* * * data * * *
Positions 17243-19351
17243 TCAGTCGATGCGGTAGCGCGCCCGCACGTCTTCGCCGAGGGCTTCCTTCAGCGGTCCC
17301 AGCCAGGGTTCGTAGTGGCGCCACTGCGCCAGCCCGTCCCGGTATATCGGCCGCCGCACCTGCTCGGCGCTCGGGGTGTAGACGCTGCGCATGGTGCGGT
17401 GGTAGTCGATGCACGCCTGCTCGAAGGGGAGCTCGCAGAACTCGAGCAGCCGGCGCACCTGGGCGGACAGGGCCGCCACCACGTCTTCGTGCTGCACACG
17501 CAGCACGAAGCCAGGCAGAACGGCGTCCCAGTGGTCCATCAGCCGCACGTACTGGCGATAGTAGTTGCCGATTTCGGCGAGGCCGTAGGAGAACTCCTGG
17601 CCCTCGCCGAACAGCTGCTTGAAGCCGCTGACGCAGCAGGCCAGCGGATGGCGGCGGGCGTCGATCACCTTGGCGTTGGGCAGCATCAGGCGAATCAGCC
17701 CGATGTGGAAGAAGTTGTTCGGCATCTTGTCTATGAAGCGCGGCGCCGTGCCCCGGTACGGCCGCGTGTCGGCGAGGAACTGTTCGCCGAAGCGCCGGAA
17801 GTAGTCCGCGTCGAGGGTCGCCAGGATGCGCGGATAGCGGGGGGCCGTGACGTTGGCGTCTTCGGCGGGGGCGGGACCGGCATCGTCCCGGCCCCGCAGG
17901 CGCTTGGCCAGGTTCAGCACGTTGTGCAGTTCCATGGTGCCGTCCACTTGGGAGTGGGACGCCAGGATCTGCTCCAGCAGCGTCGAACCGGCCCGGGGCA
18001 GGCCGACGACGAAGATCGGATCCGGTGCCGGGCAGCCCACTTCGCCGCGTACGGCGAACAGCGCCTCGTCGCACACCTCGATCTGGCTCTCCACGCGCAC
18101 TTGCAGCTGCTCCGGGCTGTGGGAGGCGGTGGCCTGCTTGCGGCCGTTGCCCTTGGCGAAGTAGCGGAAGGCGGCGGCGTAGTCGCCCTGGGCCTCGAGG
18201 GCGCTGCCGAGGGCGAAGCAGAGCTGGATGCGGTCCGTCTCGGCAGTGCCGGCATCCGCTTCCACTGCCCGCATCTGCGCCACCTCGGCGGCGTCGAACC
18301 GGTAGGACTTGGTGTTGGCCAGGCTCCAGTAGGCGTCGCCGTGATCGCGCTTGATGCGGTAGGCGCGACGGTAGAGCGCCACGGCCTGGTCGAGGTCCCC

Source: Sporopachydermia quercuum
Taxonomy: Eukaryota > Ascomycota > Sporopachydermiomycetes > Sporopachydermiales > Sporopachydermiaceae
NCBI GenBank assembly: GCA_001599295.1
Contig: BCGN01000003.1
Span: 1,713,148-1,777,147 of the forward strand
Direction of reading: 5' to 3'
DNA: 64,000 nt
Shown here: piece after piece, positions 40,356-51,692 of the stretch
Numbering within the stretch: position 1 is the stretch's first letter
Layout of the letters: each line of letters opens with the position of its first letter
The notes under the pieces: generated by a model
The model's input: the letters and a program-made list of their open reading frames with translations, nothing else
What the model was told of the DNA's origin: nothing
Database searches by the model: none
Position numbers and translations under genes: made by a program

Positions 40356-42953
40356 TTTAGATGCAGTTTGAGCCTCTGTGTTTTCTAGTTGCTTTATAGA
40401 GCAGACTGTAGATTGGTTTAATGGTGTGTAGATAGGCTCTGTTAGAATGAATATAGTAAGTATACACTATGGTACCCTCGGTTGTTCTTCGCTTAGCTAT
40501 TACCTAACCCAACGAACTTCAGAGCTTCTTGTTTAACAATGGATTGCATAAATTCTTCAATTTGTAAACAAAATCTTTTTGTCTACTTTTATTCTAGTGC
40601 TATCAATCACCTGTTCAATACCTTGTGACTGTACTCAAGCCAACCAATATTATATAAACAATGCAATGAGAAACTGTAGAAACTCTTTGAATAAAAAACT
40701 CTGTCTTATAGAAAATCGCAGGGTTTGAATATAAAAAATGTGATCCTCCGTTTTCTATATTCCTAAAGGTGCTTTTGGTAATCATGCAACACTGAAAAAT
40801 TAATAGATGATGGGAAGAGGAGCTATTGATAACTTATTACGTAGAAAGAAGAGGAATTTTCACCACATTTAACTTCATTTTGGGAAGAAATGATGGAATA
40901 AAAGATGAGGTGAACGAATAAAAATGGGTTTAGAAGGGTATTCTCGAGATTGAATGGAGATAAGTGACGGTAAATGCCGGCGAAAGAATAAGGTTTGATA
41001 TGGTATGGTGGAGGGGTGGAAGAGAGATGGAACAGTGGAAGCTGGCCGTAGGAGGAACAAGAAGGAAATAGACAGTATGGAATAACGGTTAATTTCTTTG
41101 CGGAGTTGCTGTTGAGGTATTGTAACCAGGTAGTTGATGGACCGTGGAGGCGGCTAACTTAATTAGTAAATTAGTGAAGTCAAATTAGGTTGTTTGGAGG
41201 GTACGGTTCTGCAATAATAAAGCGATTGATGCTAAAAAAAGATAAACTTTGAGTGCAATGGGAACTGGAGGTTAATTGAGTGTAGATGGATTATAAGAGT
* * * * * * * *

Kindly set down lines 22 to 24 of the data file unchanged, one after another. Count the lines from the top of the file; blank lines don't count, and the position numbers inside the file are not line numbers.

Numbering within the stretch: position 1 is the stretch's first letter
Layout of the letters: each line of letters opens with the position of its first letter
The notes under the pieces: generated by a model